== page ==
More books en route
Minnesota Radio Talking Book is continuing to add more books to the schedules for May and June. Listeners are thanked for their patience as this important service gets back on track. Anyone with comments on current books that could be broadcast is urged to contact staff.
Volunteer readers sought
Volunteers are needed at Minnesota Radio Talking Book to record books and periodicals for broadcast. Anyone interested in becoming a volunteer can contact Roberta Kitlinski at 651-539-1423 or firstname.lastname@example.org to learn more.
Use an app to hear programs
Radio Talking Book is not just for listeners with visual disabilities. It can be an asset for people whose disabilities limit hand movements, making it difficult to read a book.
Enjoy programming anytime and anywhere on a hand-held mobile device, for either iOS or Android. Visit the Apple App Store for iOS, or Google Play for Android, and download the Minnesota Radio Talking Book app. It provides a convenient way to tune in wherever and whenever.
Books broadcast on the Minnesota Radio Talking Book Network are available for loan through the Minnesota Braille and Talking Book Library in Faribault. The catalog is at www.mnbtbl.org, click on the link Search the Library Catalog. Call the Minnesota Braille and Talking Book Library at 800-722-0550, Mon-Fri, 9 am – 4 pm CST for details.
Persons living outside of Minnesota may obtain copies of books via an inter-library loan by contacting their home state’s Network Library for the National Library Service.
The sampling published monthly in Access Press doesn’t represent the full array of programming. More programs and books are available.
To find more information about Minnesota Radio Talking Book Network events go to the Facebook site, Minnesota Radio Talking Book. Audio information about the daily book listings is also on the National Federation for the Blind (NFB) Newsline. Register for the NFB Newsline by calling 651-539-1424.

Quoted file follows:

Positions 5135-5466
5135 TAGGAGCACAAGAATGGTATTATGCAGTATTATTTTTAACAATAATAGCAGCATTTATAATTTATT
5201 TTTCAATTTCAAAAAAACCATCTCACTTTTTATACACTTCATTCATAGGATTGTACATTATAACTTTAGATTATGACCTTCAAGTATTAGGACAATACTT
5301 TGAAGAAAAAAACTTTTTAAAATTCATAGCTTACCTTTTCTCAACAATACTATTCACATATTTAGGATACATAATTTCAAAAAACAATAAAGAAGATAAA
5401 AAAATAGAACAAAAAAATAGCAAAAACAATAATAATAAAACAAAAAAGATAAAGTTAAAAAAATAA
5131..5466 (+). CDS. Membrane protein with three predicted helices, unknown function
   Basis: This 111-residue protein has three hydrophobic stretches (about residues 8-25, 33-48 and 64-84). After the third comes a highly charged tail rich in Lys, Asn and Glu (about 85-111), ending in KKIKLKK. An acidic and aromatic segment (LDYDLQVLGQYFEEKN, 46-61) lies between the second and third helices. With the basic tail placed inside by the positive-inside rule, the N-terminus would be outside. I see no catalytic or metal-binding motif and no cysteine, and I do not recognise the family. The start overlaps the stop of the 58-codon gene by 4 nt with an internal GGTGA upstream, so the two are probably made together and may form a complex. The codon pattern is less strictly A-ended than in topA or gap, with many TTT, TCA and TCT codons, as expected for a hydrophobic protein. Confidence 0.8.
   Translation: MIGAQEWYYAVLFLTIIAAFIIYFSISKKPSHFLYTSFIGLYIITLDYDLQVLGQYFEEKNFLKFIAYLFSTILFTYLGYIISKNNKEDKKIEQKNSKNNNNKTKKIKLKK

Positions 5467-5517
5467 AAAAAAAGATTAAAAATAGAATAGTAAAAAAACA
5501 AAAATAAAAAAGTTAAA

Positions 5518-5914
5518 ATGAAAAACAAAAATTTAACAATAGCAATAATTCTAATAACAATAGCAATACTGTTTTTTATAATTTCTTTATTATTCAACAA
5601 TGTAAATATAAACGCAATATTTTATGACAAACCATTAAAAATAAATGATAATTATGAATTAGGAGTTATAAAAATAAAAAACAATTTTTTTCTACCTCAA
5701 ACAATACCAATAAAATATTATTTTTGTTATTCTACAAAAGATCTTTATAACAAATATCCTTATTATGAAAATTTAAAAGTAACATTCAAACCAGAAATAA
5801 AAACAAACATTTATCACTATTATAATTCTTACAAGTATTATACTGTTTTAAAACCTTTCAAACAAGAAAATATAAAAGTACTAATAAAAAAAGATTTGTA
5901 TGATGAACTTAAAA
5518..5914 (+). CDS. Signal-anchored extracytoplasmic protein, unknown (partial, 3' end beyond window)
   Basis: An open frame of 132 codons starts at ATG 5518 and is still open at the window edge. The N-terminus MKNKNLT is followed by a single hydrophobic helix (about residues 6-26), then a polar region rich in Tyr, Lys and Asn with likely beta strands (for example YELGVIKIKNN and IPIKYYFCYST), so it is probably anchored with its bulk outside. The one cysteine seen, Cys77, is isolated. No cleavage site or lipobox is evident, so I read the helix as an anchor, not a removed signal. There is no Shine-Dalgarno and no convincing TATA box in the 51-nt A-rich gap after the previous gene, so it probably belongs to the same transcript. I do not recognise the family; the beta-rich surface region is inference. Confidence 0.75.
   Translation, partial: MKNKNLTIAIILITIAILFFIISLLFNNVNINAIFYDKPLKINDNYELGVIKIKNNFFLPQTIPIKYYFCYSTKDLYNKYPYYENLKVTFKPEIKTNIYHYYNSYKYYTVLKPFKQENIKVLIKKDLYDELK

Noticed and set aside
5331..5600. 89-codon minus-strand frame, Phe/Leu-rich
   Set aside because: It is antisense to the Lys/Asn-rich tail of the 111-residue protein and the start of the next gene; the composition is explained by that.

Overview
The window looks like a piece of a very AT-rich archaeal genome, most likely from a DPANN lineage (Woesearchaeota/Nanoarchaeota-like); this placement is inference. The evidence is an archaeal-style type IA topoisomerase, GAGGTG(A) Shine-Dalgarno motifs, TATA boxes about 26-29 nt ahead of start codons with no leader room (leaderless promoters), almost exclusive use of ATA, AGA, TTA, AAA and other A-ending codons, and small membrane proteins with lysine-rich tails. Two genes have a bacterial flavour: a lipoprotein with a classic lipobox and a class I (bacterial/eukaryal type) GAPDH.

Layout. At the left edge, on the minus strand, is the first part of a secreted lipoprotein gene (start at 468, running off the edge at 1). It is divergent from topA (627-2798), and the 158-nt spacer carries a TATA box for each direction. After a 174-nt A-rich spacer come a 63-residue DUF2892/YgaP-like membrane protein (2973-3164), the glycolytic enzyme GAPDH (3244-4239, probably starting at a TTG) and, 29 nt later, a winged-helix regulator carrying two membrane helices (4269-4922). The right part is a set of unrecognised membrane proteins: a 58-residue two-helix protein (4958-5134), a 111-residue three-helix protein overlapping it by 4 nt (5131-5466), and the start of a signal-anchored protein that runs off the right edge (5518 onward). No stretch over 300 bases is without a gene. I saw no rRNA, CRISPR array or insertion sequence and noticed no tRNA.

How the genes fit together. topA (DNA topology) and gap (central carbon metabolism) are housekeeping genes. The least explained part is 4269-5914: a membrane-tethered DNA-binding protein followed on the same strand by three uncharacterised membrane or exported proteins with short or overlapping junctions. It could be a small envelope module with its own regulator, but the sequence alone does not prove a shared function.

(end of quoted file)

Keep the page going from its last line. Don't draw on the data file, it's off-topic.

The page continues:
The NFB-NEWSLINE service provides access to more than 500 magazines and newspapers, plus information on COVID-19 in the Breaking News section. To learn more, visit www.nfb.org/programs-services/nfb-newsline.
Chautauqua*Monday – Friday 6 a.m.
The War on Science rebroadcast, nonfiction by Shawn Otto, 2016. A Minnesota author reveals a decades-long attack on science, threatening societies around the world. Read by Jack Rossmann. 23 broadcasts; begins Thu, May 5.
Past is Prologue*Monday – Friday 11 a.m.
No One Man Should Have All That Power rebroadcast, nonfiction by Amos Barshad, 2019. The most powerful people aren’t always our elected officials or civic leaders, but instead are the influential figures who wield control from the shadows. Read by Tom Speich. Eight broadcasts; begins Wed, May 4.
Sensational: The Hidden History of America’s ‘Girl Stunt Reporters,’ nonfiction by Kim Todd, 2021. In the waning years of the 19th century, women journalists across the U.S. risked reputation and their own safety to expose the hazardous conditions under which many Americans lived and worked. Read by Carol McPherson. 14 broadcasts; begins Mon, May 16.
Bookworm*Monday – Friday 12 p.m.
Bowlaway rebroadcast, fiction by Elizabeth McCracken, 2019. At the turn of the 20th century, a mysterious woman opens a bowling alley in a small Massachusetts town and impacts the community for decades to come. Read by Don Lee. 12 broadcasts; begins Mon, May 2.
Outlawed, fiction by Anna North, 2021. The Crucible meets True Grit in this riveting adventure story of a fugitive girl, a mysterious gang of robbers, and their dangerous mission to transform the Wild West. Read by Jodi Lindskog. 10 broadcasts; begins Wed, May 18.
The Writer’s Voice*Monday – Friday 1 p.m.
Year of the Monkey rebroadcast, nonfiction by Patti Smith, 2019. Musician and author Patti Smith tells of her life in 2016, the “year of the monkey,” when she hitchhiked across the U.S. Read by Edy Elliott. Five broadcasts; begins Thu, May 5.
Days Like Smoke, nonfiction by Jon Hassler, 2021. Beloved Minnesota novelist Hassler left the manuscript for one important story unfinished when he died: his own. These are his memories of his youth in rural Minnesota during the 1930s and 1940s. Read by Carol McPherson. Five broadcasts; begins Thu, May 12.
Orwell’s Roses, nonfiction by Rebecca Solnit, 2021. A reflection on George Orwell’s passionate gardening and the way that his involvement with plants and the natural world illuminates his other commitments. Read by Lannois Neely. 10 broadcasts; begins Thu, May 12. – L
Choice Reading*Monday – Friday 2 p.m.
Late in the Day rebroadcast, fiction by Tessa Hadley, 2019. The 30-year bond between two couples comes apart when one of the friends dies unexpectedly. Read by Judy Woodward. Nine broadcasts; begins Mon, May 2.